Carpenter, Richard

, a divine and poet of the seventeenth century, was educated at Eton college, and thence elected scholar of King’s college in Cambridge, in 1622. About three years after, he left England, and studied in Flanders, Artois, France, Spain, and Italy; and at length received holy orders at Rome from the hands of the pope’s substitute. Soon after, having taken upon him the order of St. Benedict, he was sent into England to make proselytes; in which employment he continued somewhat above a year, then returned to the protestant religion, and, through the archbishop of Canterbury’s interest, obtained the small vicarage of Poling by the seaside, near Arundel castle, in Sussex. Here he was exposed to the insults of the Romish party, particularly one Francis a S. Clara, living in that neighbourhood under the name of Hunt, who used to expose him to scorn before his parishioners. In the time, however, of the civil war, he quitted his living, retired to Paris, and reconciling himself to the Romish church, he made it his business to rail against the protestants. Afterwards, returning to England, he settled at Aylesbury in Buckinghamshire, where he had some relations; and, being once more a protestant, he would often preach there in a very fantastical manner, to the great mirth of his auditors. He was living there in 1670; but before his death he returned a third time to popery, causing his pretended wife to embrace that persuasion; and in that faith he died. He was generally esteemed a man of an absurd character, one that changed his opinions as often as his cloaths, and, for his juggles and tricks in religion, a theological mountebank.

He published the following sermons: 1. “The perfect Law of God, being a sermon and no sermon, preached and yet not preached,1652, 8vo. 2. “Astrology proved harmless, useful, pious; on Gen. i. 14. ‘And let them be | for signs’,” Lond. 1657, 4to; dedicated to Elias Ashmole. At the end of the epistle dedicatory is Richard Carpenter’s picture, with a face looking towards him, out of the mouth of which issues a serpent, and out of the serpent’s mouth fire. Underneath are written these words: “Ricardus Carpenterus porcello cuidam Gerasenorum, scilicet in omnia præcipiti, fluctibusque devoto, eidem porco loquaci pariter et minaci mendacique indicit silentium, et obmutescit.” 3. “Rome in her fruits,” preached the 1st of November 1662, near the Standard in Cheapside; in ansuer to a pamphlet entitled Reasons why the Roman Catholics should not be persecuted,“Lond. 1663, 4to, on Matth. vii. 16. There is extant by the same author, a treatise entitled” Experience, History, and Divinity, in five books,“Lond. 16’I2, 8vo, dedicated to the parliament then, sitting; with his picture before it. This book was republished in 1648, under the title of” The Downfall of Antichrist.“It contains several particulars of his personal history, and exposes many of the practices of the Romish missionaries, but the style, as in all his works, is quaint and extravagant. Granger thinks he must have studied the Spanish romances to produce the following beauty, prefixed to the list of errata:I humbly desire all cleanhearted and right-spirited people, who shall readc this book (which because the prosse was oppressed, seems to have been suppressed, when it was by little and little impressed; but now at least hath pressed through the presse into the publicke) first to restore it by correcting the following errata.“His comedy, called” The pragmatical Jesuit,“came out after the Restoration. The picture before it represents him in.a very genteel lay-habit; whereas that before his” Experience," &c. exhibits him in the dress of a formal clergyman, with a mortified countenance. Mr. Langbainc speaks with some commendation of this play. 1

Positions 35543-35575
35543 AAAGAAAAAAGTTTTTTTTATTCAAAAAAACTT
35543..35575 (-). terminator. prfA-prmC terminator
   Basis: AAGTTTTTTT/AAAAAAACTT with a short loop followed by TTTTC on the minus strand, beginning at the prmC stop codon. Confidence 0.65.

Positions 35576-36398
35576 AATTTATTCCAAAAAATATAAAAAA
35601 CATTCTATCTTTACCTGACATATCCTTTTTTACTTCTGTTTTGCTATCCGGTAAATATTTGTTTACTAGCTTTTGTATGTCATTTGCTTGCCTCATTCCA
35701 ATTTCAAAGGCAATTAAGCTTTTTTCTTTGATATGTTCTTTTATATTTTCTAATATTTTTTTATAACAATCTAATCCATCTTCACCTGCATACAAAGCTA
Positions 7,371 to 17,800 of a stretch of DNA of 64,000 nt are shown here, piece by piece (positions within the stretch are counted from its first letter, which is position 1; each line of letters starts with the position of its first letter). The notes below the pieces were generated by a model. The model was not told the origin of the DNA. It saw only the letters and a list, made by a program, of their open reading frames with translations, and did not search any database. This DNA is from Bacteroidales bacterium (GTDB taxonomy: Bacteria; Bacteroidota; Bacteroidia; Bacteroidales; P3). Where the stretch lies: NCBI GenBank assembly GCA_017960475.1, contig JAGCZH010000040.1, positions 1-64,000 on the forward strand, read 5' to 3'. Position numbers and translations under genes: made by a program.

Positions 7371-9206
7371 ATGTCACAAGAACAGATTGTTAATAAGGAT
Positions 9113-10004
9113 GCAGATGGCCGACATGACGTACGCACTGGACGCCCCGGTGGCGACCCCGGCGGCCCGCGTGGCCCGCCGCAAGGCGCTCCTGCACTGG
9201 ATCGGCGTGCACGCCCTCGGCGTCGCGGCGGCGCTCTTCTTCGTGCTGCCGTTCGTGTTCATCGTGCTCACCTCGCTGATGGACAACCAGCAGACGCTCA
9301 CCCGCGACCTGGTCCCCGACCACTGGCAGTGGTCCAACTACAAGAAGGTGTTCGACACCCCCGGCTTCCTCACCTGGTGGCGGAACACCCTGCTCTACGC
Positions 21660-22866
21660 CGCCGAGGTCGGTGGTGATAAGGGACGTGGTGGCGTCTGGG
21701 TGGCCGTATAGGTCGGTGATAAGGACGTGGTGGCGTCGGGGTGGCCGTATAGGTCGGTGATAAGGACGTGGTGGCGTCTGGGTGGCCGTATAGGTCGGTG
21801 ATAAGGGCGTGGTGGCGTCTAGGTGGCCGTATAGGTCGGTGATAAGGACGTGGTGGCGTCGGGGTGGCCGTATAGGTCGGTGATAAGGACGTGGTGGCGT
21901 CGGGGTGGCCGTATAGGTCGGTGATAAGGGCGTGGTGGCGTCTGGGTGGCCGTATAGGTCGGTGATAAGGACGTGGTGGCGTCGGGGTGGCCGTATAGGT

Biog. Brit.—Biog. Dramatica.—Ath. Ox. vol. I.—Alumni Eton. p. 223.— Granger.—Dodd’s Church History.